Most people know about per se laws to test for alcohol-impaired driving.
A blood alcohol of .08 or higher allows police to infer that you are impaired from alcohol. If you are driving and your blood alcohol level exceeds .08 level, then you are in trouble.
For cannabis, you may also know that seven states like Washington and Colorado have per se laws that specify legal limits of THC in the blood, typically 5 ng/mL. The entire nation of Canada has the same per se limit, and even more U.S. states have “zero tolerance” laws.
Any biological evidence of the past use of cannabis found in a driver, regardless of impairment or the lack of it, can land a person in jail. If you are interested in what states have what laws for THC, you can check here at the Governors’ Highway Safety Association.
What Happened in Michigan
Now, you might or might not have probably heard about the recommendations of the Impaired Driving Safety Commission in Michigan.
The outgoing Republican Governor Rick Snyder appointed the Commission. The Commission recommended that Michigan’s Legislature not specify a per se THC blood limit that would constitute “cannabis impaired driving.”
The main reason the Michigan Commission concluded against per se laws are that they are not based on science. The 2017 U.S. National Highway Traffic Safety Administration report to Congress on driving and cannabis impairment (p. 28) acknowledges that THC blood levels do not predict impairment and have no scientific basis.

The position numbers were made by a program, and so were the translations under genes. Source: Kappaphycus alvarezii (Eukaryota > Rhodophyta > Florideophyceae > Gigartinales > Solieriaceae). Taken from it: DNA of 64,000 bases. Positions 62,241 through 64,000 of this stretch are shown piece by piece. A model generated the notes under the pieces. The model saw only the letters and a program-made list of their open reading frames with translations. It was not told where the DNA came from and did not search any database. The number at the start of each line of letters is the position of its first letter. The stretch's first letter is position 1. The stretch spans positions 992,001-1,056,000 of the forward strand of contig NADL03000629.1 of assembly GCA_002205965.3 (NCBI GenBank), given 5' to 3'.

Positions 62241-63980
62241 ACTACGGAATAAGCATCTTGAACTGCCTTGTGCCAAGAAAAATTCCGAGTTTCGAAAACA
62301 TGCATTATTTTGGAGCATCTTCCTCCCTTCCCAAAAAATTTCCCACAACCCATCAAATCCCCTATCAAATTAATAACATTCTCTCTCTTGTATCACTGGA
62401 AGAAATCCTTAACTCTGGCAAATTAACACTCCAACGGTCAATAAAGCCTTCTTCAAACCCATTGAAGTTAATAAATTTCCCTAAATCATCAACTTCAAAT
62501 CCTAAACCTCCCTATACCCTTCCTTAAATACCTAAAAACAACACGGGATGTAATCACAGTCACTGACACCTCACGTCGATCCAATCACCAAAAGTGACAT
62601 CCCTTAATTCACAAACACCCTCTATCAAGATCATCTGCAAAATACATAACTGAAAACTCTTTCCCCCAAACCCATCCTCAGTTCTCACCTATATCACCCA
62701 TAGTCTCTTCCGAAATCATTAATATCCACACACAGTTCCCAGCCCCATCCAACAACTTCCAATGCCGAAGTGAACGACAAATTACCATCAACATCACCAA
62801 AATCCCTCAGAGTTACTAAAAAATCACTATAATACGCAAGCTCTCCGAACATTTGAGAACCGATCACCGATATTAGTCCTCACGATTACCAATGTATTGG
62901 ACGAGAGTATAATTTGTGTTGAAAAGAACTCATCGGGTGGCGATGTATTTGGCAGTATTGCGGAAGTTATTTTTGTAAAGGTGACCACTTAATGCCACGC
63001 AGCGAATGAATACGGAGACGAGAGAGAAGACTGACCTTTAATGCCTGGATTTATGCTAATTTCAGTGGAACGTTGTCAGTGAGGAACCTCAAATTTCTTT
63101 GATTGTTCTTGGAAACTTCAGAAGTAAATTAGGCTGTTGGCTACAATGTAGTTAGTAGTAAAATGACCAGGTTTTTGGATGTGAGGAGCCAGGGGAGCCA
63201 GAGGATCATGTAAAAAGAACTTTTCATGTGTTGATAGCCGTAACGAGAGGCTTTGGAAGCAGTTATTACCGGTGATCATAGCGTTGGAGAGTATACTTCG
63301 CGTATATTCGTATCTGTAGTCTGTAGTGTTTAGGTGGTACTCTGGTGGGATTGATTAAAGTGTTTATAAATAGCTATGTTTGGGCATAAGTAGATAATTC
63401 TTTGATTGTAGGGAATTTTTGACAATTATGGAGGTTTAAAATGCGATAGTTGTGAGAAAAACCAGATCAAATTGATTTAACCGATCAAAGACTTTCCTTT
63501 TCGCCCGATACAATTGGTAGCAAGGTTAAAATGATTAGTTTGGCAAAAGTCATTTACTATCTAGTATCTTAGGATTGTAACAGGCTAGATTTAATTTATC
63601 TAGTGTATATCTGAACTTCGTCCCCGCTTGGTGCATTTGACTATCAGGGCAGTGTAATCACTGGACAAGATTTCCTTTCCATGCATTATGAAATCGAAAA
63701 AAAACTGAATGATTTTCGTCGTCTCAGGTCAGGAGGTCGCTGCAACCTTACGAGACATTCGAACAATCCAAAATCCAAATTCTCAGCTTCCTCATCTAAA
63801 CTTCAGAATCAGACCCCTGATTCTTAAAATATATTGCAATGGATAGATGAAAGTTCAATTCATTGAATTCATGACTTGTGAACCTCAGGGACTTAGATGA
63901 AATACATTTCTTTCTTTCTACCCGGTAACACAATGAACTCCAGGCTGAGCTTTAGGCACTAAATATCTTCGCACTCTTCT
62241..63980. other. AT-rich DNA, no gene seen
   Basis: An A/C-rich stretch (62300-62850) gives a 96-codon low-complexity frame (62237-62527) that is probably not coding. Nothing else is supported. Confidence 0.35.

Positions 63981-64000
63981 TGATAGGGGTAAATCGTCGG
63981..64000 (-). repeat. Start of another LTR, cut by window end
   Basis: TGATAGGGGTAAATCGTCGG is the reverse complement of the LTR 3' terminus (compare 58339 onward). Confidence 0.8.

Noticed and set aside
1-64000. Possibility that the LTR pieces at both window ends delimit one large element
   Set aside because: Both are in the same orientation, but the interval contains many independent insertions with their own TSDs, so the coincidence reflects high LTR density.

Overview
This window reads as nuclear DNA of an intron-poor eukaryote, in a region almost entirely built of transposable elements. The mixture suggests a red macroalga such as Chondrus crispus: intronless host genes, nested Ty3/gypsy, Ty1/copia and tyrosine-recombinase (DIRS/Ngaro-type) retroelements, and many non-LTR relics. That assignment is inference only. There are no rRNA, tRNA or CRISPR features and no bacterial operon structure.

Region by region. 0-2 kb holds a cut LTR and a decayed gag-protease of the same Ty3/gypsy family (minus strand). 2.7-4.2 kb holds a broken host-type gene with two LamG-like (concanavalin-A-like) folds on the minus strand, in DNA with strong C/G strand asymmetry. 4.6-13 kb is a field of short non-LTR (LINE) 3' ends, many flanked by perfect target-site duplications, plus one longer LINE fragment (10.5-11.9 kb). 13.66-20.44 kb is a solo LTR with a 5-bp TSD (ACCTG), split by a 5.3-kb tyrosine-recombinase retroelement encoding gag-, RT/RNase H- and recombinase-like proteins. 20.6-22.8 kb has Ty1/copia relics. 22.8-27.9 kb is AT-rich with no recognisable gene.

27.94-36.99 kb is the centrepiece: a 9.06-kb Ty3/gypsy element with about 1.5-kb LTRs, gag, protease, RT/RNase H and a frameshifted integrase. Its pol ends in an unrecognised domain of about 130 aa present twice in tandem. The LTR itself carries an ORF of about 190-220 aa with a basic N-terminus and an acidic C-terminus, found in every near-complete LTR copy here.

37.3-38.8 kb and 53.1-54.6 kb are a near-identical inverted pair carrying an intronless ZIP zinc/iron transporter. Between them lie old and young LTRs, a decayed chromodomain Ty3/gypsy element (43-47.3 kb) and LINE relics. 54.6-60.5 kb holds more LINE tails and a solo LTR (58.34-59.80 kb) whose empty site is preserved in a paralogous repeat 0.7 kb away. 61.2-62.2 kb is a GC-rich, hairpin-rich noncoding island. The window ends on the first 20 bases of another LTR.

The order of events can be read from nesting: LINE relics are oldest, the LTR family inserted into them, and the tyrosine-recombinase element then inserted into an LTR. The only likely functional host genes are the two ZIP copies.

The results from saliva tests have a similar problem—they can show recent use, but not impairment. This research study from France found that there is “no legal driving limit for cannabis that can catch impaired recreational users without unfairly penalizing unimpaired regular or medicinal users.”
THC molecules in cannabis are different than the composition of other drugs. A chemist friend at Washington State University who has developed a THC-saliva analysis device told me that there is just not enough THC in breath to make a “marijuana breathalyzer” work.
THC is also lipophilic, so that THC metabolites end up being stored in fat cells. These molecules dissipate gradually over time, long after impairment has passed. All drug testing for cannabis just tests for past use, not impairment.
The Legal Situation
I testified a year and a half ago in front of Washington state legislators on the Public Safety Committee about testing for impairment.
When I finished, one representative exclaimed, “We need to change the law!” Despite the science, however, multiple states still have per se or zero-tolerance of THC laws. The Republican Governor of Massachusetts Charlie Baker has proposed new legislation suspending a person’s license if they refuse a drug test when requested by an officer.
Since Baker strongly opposed ending cannabis prohibition, he received large campaign donations from the Massachusetts Corrections Officers Federal Union. Prison guard unions, along with the private prison industry, oppose cannabis legalization.
Presumably, this way they can keep their prisons filled, not lose union members, and maintain profits. Individuals who think science should underlie our public safety laws should should oppose pe se laws.
Looking for more from Michael on Grit Daily? Check out his column.